This is a Guest Post from Darel Ansley of Peoples Bank in Wenatchee
Mortgage rates finished last week around 4.75%. I think for the 2011 selling season we will remain in a range with 5.5% being an extreme high and maybe 4.25% as an extreme low with 4.5-5.25% being more likely. I was expecting some good growth this year in sales volume to westsiders as their software jobs etc. have remained steady, and the price of a 2nd home over here has dropped. However, I am concerned about all the recent news which projects uncertainty: gas prices, earthquakes, Nuclear reactors, Mideast unrest, etc. driving people back to their 2009-2010 tight habits.
So low stable mortgage rates and nice low prices should be bringing the 2nd home buyers back, but we have to watch the news headlines to really find out.
Mortgage rates and the Stock market
Mortgage rates generally follow the 10 yr. US Treasury note, because investors who buy the packaged Fannie Mae or other Agency Mortgage Backed Securities (MBS) are buying a stream of mortgage payments, and most homes are sold or refinanced within 10 yrs. The 10 yr. bond has been around 3.3% and the rate on a purchase mortgage is about 4.75% , so you can say that the difference is just the risk factor of MBSs over US Bonds. Likewise, when cities, counties, states and foreign governments sell their bonds, they also are priced at a risk factor above US Treasuries. For instance, a 10 yr. bond backed by the government of Portugal is currently at 7.7%. This means that the bond market (the net of all investors who buy bonds) has determined that it is much more likely that homeowners in the US will make their mortgage payments than the country of Portugal to make theirs.
Investors buy fixed income securities like bonds or MBS because the return is fixed and presumed safe. Investors make the choice when they see the 10 yr. treasury yielding 3.3% , they decide how much of their money they want to lock in there VS the unpredictable stock market. When it looks like the stocks will do well, people pull money out of bonds and put more in stocks. When the future of stocks looks more risky, more money runs to the bonds. The more people buy bonds, the lower the yield, and in our world, Mortgage rates drop. The opposite happens when people think the stock market will do well; mortgage rates rise. So in recent weeks, people are concerned about corporate profits if Japanese semiconductor supplies drop, and/or Japanese spending on US products drop. Also, with regard to Mideast tension, if Oil and gasoline prices rise, people will have less money in their pockets to buy other consumer goods (especially as food prices have already increased). So these two events caused investors to sell stocks and buy bonds, so mortgage rates dropped.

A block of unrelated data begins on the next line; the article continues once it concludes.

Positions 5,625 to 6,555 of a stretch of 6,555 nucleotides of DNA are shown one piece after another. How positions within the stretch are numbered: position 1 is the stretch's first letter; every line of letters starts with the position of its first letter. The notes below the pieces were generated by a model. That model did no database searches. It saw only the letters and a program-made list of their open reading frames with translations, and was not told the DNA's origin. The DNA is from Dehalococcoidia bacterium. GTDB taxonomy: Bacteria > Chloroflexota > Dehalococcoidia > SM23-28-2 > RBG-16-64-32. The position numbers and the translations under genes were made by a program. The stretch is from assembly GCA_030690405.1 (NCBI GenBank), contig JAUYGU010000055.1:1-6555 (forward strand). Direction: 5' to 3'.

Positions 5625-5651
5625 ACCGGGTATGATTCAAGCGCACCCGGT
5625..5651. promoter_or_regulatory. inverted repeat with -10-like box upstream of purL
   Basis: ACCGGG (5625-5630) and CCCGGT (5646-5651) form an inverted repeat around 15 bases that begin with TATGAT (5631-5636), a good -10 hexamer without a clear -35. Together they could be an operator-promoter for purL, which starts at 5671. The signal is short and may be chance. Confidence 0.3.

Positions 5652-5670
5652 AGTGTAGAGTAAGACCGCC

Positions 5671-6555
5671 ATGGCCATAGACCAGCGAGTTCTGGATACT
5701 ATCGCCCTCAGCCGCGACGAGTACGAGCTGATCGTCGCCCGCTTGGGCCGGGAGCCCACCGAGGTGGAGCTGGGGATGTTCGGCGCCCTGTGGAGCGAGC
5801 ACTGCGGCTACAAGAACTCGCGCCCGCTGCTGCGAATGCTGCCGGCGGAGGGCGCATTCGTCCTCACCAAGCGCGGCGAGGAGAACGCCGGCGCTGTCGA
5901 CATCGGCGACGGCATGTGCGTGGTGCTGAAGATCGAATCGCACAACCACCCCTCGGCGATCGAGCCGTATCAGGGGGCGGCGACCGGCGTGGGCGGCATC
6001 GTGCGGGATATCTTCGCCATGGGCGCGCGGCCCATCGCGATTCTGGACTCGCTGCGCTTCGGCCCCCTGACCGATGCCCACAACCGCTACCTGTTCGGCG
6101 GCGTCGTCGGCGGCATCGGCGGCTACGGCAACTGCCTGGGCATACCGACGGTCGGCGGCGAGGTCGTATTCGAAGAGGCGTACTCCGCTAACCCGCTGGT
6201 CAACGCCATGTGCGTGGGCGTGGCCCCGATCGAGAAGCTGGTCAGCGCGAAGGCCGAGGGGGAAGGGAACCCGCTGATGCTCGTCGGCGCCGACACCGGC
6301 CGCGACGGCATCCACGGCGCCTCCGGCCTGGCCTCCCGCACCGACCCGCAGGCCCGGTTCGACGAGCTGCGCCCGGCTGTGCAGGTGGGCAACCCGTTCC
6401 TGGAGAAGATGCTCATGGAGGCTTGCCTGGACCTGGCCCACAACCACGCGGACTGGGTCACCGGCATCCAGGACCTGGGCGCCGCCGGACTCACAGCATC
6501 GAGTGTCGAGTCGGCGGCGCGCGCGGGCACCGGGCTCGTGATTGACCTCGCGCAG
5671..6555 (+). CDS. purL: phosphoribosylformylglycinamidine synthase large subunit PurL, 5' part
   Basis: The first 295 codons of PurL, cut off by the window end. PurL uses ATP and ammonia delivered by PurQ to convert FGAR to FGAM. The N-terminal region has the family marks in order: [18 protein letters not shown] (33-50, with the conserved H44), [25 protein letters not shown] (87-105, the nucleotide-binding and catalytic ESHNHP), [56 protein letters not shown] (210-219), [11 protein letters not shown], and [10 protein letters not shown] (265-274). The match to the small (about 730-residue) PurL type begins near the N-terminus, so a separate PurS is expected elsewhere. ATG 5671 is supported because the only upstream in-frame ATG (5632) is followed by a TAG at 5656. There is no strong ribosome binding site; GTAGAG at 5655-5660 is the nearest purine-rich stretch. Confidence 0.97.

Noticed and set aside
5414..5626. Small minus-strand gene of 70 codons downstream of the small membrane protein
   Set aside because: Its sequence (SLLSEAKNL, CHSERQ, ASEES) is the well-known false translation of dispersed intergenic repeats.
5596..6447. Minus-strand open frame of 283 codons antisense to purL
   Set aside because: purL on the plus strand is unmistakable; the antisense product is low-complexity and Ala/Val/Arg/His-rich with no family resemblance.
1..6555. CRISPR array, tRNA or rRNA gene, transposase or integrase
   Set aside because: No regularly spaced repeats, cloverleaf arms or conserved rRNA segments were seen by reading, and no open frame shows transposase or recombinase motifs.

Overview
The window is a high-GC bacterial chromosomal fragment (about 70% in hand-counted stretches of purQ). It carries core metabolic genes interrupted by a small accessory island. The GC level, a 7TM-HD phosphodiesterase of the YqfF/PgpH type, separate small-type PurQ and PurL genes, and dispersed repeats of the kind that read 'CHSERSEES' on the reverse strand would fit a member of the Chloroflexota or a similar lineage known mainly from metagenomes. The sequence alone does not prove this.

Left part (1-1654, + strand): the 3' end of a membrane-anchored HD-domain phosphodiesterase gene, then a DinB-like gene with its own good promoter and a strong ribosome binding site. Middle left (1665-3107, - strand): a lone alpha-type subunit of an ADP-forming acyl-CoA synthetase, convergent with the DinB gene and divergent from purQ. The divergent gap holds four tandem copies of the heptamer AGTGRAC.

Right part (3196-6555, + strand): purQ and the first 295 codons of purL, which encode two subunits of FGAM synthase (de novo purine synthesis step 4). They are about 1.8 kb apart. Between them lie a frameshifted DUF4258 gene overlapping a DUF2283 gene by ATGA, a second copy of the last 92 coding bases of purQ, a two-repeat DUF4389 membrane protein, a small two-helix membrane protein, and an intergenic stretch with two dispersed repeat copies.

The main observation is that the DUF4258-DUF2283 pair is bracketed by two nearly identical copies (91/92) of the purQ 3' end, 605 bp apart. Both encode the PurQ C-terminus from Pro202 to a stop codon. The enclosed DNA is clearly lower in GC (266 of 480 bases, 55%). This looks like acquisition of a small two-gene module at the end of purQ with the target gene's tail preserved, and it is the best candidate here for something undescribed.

The cap on rates
I am not concerned about mortgage rates going to 7 in the near future. While our government printing press has been working overtime in a fashion that might normally cause this to happen, I believe there is a cap to rates because of the following: Mortgage rates are derived from US Treasury rates as explained above. If mortgage rates get to even 6%, this would mean US 10-year Treasury notes would be paying roughly 4.5%. But if that becomes true, Portugal will need to be paying about 9%. If Portugal can barely pay its bills at 7.7%, it heir rate goes to 9%, they would have to lay off a ton of government employees and cut programs and spending just to pay their interest, if they do that, the laid off workers and the government starts buying much less from Germany, Spain and other European countries. As there are many European countries currently on the ropes because of too much debt and spending, the whole European economy begins to contract rapidly, and they cut their purchases of US goods. Plus the multinational companies like GE, McDonalds ,Microsoft, Starbucks, etc. that rely on worldwide sales for their profits would begin to see their volumes drop.
So – stocks start to drop and look uncertain, so investors run back and put their money in the safety of US Treasuries which brings down mortgage rates.
If this seems like a never-ending cycle; good analysis – it is, because if you remember it was a debt crises that got us into this recession, and all we have done is move the debt away from the big banks to the Governments (bailouts) and then we added to the debt (stimulus) and made it worse.
Two last points. First – my prediction that rates could get back down to 4.25% - this is because the terrible program from the FED called Quantitative Easing 2 (QE2) comes to an end in June. The mediocre results we have been getting are with the FED spending hundreds of Billions; when that comes to an end, it may be like removing the life support from the stock market.
Second – Our good friends to the North, the Canadians; I used to tease my Canadian friends about their Socialist government policies, but I have since shut up. All you have to do is look at their unemployment. They didn’t go the route of a stimulus package, and their unemployment is back in the 7s where it was pre-crises. We could maybe learn something there.
The bottom line may not help any of our incomes right now, but here it is: our population grows every day, so there is always an increased need for housing. Temporarily, 20 somethings might move back into Mom’s basement etc., but long term, the more people there are, the greater the need for housing.